6. Macroglobulinaemia (overproduction of monoclonal IgM). In Waldenstrom's macroglobulin-aemia the level of M protein is >3 g/dl. Patients present with organomegaly, hyperviscosity syndrome and anaemia. Symptoms include weight loss, fatigue and mild bleeding (usually nosebleeds). Diagnosis is made by finding plasmacytoid lymphocytes in the PBF and BM. There is an IgM M spike on serum protein electrophoresis. Hyperviscosity syndrome results from serum monoclonal IgM levels as high as 10 g/dl. Blood flow is affected resulting in neurological symptoms (blurred vision, headache and even coma). If the IgM is a cryoglobulin (precipitates in the cold) symptoms of Raynaud's phenomenon (painful extremities when exposed to cold) and thrombosis of superficial arteries can occur.

  7. MALIGNANT LYMPHOMAS Hodgkin's and non-Hodgkin's Lymphomas. Malignant lymphomas are characterised by abnormal proliferation of lymphoid tissue (lymphocytes, histiocytes or reticulum cells). Aetiology remains uncertain but evidence would suggest infectious agents, e.g. EBV is associated with Burkitt's lymphoma of African origin. Immunodeficient patients (e.g. AIDS) also are predisposed to malignant lymphomas. Exposure to certain chemicals has also been implicated, e.g. pesticides, benzene and dioxin.

  8. Staging is essential for prognosis and choice of treatment. Stage Extent of Disease I One lymph node region or one extralymphatic site II Two or more lymph node regions on the same side of the diaphragm III Lymph node regions on both sides of the diaphragm IV Disseminated disease involving one or more extralymphatic sites, e.g. bone marrow Malignant lymphomas have been broadly divided into Hodgkin's Disease and non-Hodgkin's lymphomas.

  9. HODGKIN'S DISEASE A bimodal age distribution is evident; young adults and elderly adults. Pattern of spread is progressive from one lymphoid region to the next. Diagnosis Reed-Sternberg (RS) cells are diagnostic of Hodgkin's disease; large cells with two or more nuclei containing prominent central nucleoli. RS cells are derived from B-lymphocytes in lymphocyte predominant Hodgkin's and T-cells or tissue monocytes in other major subtypes.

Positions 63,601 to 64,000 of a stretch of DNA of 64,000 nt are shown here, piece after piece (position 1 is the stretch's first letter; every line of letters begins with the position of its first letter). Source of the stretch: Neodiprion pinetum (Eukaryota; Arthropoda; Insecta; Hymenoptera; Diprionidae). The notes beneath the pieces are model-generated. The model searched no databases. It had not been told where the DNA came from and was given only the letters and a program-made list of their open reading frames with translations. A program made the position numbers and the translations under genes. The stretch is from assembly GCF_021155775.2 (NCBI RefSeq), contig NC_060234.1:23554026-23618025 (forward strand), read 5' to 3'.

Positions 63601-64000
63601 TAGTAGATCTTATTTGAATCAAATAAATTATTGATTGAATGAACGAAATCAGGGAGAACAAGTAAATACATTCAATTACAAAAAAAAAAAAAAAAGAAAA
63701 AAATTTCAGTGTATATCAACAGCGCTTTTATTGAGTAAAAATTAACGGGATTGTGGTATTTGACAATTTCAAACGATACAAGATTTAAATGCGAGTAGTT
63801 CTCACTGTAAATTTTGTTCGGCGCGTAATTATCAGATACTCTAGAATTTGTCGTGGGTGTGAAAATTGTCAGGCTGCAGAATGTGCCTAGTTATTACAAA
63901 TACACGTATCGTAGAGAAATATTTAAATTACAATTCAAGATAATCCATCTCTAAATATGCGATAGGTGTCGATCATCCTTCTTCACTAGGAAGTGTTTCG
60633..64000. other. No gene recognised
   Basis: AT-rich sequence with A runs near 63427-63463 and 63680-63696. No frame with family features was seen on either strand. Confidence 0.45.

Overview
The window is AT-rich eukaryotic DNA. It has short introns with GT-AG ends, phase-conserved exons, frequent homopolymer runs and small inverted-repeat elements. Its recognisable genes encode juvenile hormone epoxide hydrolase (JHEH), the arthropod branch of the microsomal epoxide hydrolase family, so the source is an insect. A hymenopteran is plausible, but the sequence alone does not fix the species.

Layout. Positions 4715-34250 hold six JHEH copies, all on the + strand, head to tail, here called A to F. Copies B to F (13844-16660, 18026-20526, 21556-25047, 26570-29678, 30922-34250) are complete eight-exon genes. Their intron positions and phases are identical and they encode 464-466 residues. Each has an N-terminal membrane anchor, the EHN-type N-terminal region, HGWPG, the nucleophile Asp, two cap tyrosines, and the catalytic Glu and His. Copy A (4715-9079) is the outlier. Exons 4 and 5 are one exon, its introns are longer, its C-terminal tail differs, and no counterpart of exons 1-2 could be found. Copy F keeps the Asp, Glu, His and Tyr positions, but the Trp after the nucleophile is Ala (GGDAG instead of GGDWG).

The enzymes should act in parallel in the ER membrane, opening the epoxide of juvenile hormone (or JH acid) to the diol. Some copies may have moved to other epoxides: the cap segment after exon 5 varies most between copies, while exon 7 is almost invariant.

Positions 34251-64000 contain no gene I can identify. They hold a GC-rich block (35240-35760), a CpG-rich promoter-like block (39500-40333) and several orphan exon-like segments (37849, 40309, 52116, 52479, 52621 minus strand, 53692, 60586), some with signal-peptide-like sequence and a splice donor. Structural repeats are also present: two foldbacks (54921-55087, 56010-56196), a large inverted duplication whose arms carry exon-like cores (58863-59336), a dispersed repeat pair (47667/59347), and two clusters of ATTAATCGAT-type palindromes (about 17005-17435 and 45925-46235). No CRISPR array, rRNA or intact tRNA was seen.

10. Subtype Frequency Features Nodular sclerosis >50% Young adults, RS variants, nodules Lymphocyte predominant <10% Rare RS cells, many lymphocytes, B-lymphoid Mixed cellularity >30% More abundant RS cells Lymphocyte depleted Uncommon Numerous RS and other atypical cells Prognosis Staging is the major prognostic indicator. Patients with high-stage disease do poorly. Possible cure in early stage disease is 90% or better. 10% of survivors develop aggressive non-Hodgkin's lymphoma or AML. Radiation therapy is effective for early stage (I and II) disease but combination chemotherapy is required for higher stage disease.

  11. Non-hodgkin's Lymphomas result from neoplastic clones of lymphocytes arising from specific stages of normal lymphoid differentiation. They are classified as low-, intermediate- or high-grade types in terms of untreated clinical behaviour: Low-grade: Diffuse small lymphocytic Follicular small cleaved cell Follicular mixed small and large cell Intermediate: Diffuse small cleaved cell Diffuse mixed small and large cell Diffuse large cell lymphoma (histiocytic) Follicular large cell lymphoma High-grade: Immunoblastic lymphoma (histiocytic) Small noncleaved cell, Burkitt-type (B-cell origin) Lymphoblastic lymphoma (tissue equivalent of ALL)

  12. Most patients present at stage III or IV. Patients with favourable low-grade lesions may not require immediate treatment. Radiation therapy may produce durable remission. Intermediate and high-grade lesions require immediate and aggressive high-dose radiation and combination chemotherapy. Long-term survival is 50% or more. Bone marrow transplantation is being evaluated for patients who relapse.